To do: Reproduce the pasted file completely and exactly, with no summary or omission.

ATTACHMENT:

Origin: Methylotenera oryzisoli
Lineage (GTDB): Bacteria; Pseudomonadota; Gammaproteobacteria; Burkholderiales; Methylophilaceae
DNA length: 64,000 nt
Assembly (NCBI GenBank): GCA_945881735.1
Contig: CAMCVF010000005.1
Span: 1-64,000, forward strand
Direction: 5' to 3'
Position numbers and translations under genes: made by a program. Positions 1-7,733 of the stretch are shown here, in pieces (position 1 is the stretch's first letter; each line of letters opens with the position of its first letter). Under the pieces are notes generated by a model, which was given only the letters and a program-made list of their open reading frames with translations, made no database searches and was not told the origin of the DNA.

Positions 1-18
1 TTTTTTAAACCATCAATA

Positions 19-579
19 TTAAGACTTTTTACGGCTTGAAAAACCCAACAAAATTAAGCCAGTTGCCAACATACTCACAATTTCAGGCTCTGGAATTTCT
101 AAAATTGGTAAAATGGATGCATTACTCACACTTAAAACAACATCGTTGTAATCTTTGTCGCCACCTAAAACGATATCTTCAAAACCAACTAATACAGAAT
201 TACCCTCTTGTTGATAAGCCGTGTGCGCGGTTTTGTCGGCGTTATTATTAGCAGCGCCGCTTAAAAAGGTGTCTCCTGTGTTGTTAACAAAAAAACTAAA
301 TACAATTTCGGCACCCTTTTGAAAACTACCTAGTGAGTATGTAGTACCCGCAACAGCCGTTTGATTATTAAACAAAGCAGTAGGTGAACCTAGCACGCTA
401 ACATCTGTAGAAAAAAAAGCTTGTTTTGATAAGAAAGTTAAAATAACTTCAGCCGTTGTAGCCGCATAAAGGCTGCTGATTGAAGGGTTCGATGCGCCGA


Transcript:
Origin: Methylotenera oryzisoli
Lineage (GTDB): Bacteria; Pseudomonadota; Gammaproteobacteria; Burkholderiales; Methylophilaceae
DNA length: 64,000 nt
Assembly (NCBI GenBank): GCA_945881735.1
Contig: CAMCVF010000005.1
Span: 1-64,000, forward strand
Direction: 5' to 3'
Position numbers and translations under genes: made by a program. Positions 1-7,733 of the stretch are shown here, in pieces (position 1 is the stretch's first letter; each line of letters opens with the position of its first letter). Under the pieces are notes generated by a model, which was given only the letters and a program-made list of their open reading frames with translations, made no database searches and was not told the origin of the DNA.

Positions 1-18
1 TTTTTTAAACCATCAATA

Positions 19-579
19 TTAAGACTTTTTACGGCTTGAAAAACCCAACAAAATTAAGCCAGTTGCCAACATACTCACAATTTCAGGCTCTGGAATTTCT
101 AAAATTGGTAAAATGGATGCATTACTCACACTTAAAACAACATCGTTGTAATCTTTGTCGCCACCTAAAACGATATCTTCAAAACCAACTAATACAGAAT
201 TACCCTCTTGTTGATAAGCCGTGTGCGCGGTTTTGTCGGCGTTATTATTAGCAGCGCCGCTTAAAAAGGTGTCTCCTGTGTTGTTAACAAAAAAACTAAA
301 TACAATTTCGGCACCCTTTTGAAAACTACCTAGTGAGTATGTAGTACCCGCAACAGCCGTTTGATTATTAAACAAAGCAGTAGGTGAACCTAGCACGCTA
401 ACATCTGTAGAAAAAAAAGCTTGTTTTGATAAGAAAGTTAAAATAACTTCAGCCGTTGTAGCCGCATAAAGGCTGCTGATTGAAGGGTTCGATGCGCCGA